March 2008 Archives

Reverse Callback Templating

Programmers have long recognized that separating code logic from presentation is good. The Perl community has produced many fine systems for doing just this. While there are many systems, they largely fall within two execution models, pipeline and callback (as noted by Perrin Harkins in Choosing a Templating System). HTML::Template and Template Toolkit are in the pipeline category. Their templates consist of simple presentation logic in the form of loops and conditionals and template variables. The Perl program does its work, then loads and renders the appropriate template, as if data were flowing through a pipeline. Mason and Embperl fall into the callback category. They mix code in with the template markup, and the template "calls back" to Perl when it encounters program logic.

A third execution model exists: the reverse callback model. Template and code files are separate, just like in the pipeline approach. Instead of using a mini-language to handle display logic, however, the template consists of named sections. Perl executes and calls a specific section of the template at the appropriate time, rendering it. Effectively, this is the opposite of the callback method, which wraps Perl logic around portions (or sections) of a template in a single file. Reverse callback uses Perl statements to load, or call, specific portions of the the template. This approach has a few distinct advantages.

A Reverse Callback Example

Suppose that you have a simple data structure you are dying to output as pretty HTML.

my @goods = (
    "oxfords,Brown leather,\$85,0",
    "hiking,All sizes,\$55,7",
    "tennis shoes,Women's sizes,\$35,15",
    "flip flops,Colors of the rainbow,\$7,90"
    );

First, you need an HTML template with the appropriate sections defined. Sections are of vital importance; they enable Template::Recall to keep the logic squarely in the code. Template::Recall uses the default pattern /[\s*=+\s*\w+\s*=+\s*]/ (to match, for example, [==== section_name ====]) to determine sections in a single file. The start of one section denotes the end of another. This is because Template::Recall uses a split() operation based on the above regex, saving the \w+ as the section key in an internal data structure.

[ =================== header ===================]

<html>
<head>
    <title>my site - [' title ']</title>
</head>
<body>

<h4>The date is [' date ']</h4>



<table border="1">

    <tr>
        <th>Shoe</th>
        <th>Details</th>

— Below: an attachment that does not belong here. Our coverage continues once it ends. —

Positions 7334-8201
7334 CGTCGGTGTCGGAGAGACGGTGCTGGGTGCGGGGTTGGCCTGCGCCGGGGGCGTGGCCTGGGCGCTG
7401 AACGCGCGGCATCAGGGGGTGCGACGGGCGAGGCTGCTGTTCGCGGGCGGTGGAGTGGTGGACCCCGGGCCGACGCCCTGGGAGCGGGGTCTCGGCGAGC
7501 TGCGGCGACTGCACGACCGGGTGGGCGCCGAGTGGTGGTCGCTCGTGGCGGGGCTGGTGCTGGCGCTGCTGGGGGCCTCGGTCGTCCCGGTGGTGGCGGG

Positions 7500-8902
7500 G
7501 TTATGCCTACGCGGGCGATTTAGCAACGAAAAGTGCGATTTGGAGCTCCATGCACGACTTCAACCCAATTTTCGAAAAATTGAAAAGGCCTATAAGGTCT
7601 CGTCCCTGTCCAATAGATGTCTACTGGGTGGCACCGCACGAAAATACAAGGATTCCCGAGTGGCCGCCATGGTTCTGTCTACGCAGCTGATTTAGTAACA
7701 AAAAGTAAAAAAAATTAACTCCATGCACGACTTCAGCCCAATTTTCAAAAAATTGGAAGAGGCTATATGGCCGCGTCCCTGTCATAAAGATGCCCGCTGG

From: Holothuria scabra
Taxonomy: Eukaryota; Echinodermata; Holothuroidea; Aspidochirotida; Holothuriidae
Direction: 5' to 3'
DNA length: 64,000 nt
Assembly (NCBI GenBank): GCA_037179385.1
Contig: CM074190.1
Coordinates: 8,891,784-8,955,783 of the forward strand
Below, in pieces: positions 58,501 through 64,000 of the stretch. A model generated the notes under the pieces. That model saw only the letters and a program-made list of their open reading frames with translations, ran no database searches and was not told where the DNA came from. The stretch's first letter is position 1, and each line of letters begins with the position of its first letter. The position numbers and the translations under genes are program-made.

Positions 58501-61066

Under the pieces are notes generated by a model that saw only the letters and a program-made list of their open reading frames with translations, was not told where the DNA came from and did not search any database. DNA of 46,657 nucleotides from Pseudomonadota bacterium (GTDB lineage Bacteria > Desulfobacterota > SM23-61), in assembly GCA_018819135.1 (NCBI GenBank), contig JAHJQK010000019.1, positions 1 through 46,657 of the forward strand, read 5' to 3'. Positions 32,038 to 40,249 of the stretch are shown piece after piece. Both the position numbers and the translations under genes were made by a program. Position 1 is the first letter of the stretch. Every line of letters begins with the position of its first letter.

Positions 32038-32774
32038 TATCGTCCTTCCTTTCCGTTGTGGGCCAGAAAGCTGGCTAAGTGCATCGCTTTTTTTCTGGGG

<th>Price</th>
        <th>Quantity</th>
    </tr>

[ =================== product_row =================== ]
    <tr>
        <td>[' shoe ']</td>
        <td>[' details ']</td>
        <td>[' price ']</td>
        <td>[' quantity ']</td>
    </tr>


[= footer =]
</table>

</body>
</html>

This template is quite simple. It has three sections, a "header," "product_row," and "footer." The sections essentially give away how the program logic is going to work. A driver program would call header and footer only once during program execution (start and end, respectively). product_row will be called multiple times during iteration over an array.

Names contained within the delimeters [' and '] are template variables for replacement during rendering. For example, [' date '] will be replaced by the current date when the program executes.

The driver code must first instantiate a new Template::Recall object, $tr, and pass it the path of the template, which I've saved as the file template1.html.

use Template::Recall;

my $tr = Template::Recall->new( template_path => 'template1.html');

With $tr created, the template sections are loaded and ready for use. The obvious first step is to render the header section with the render() method. render() takes the name of the section to process, and optionally, a hash of names and values to replace in that section. There are two template variables in the header section, [' title '] and [' date '], so the call looks like:

print $tr->render( 'header', { title => 'MyStore', date => scalar(localtime) } );

The names used in the hash must match the names of the template variables in the section you intend to render. For example, date => scalar(localtime) means that [' date '] in the header section will be dynamically replaced by the value produced by scalar(localtime).

You probably noticed from the template that the header section created the start of an HTML table. This is a fine time to render @goods as the table's rows.